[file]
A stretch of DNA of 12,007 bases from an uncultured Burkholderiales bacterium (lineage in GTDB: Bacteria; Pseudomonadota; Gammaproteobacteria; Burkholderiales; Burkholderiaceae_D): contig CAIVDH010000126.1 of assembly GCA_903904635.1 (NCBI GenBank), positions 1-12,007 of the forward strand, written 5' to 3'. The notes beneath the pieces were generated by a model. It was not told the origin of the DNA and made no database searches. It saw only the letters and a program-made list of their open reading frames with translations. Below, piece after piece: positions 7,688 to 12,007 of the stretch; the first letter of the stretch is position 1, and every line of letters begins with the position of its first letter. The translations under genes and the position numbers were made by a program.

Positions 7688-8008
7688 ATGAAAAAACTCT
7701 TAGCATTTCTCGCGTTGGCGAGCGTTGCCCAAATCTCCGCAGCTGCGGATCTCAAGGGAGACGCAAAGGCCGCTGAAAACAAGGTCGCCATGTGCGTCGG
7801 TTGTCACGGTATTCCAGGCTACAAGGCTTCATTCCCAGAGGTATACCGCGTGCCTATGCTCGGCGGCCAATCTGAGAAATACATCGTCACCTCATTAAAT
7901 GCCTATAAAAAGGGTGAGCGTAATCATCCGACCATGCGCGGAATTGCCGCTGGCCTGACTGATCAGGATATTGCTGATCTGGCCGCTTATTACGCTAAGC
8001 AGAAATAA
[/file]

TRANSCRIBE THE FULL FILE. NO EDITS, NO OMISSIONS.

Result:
A stretch of DNA of 12,007 bases from an uncultured Burkholderiales bacterium (lineage in GTDB: Bacteria; Pseudomonadota; Gammaproteobacteria; Burkholderiales; Burkholderiaceae_D): contig CAIVDH010000126.1 of assembly GCA_903904635.1 (NCBI GenBank), positions 1-12,007 of the forward strand, written 5' to 3'. The notes beneath the pieces were generated by a model. It was not told the origin of the DNA and made no database searches. It saw only the letters and a program-made list of their open reading frames with translations. Below, piece after piece: positions 7,688 to 12,007 of the stretch; the first letter of the stretch is position 1, and every line of letters begins with the position of its first letter. The translations under genes and the position numbers were made by a program.

Positions 7688-8008
7688 ATGAAAAAACTCT
7701 TAGCATTTCTCGCGTTGGCGAGCGTTGCCCAAATCTCCGCAGCTGCGGATCTCAAGGGAGACGCAAAGGCCGCTGAAAACAAGGTCGCCATGTGCGTCGG
7801 TTGTCACGGTATTCCAGGCTACAAGGCTTCATTCCCAGAGGTATACCGCGTGCCTATGCTCGGCGGCCAATCTGAGAAATACATCGTCACCTCATTAAAT
7901 GCCTATAAAAAGGGTGAGCGTAATCATCCGACCATGCGCGGAATTGCCGCTGGCCTGACTGATCAGGATATTGCTGATCTGGCCGCTTATTACGCTAAGC
8001 AGAAATAA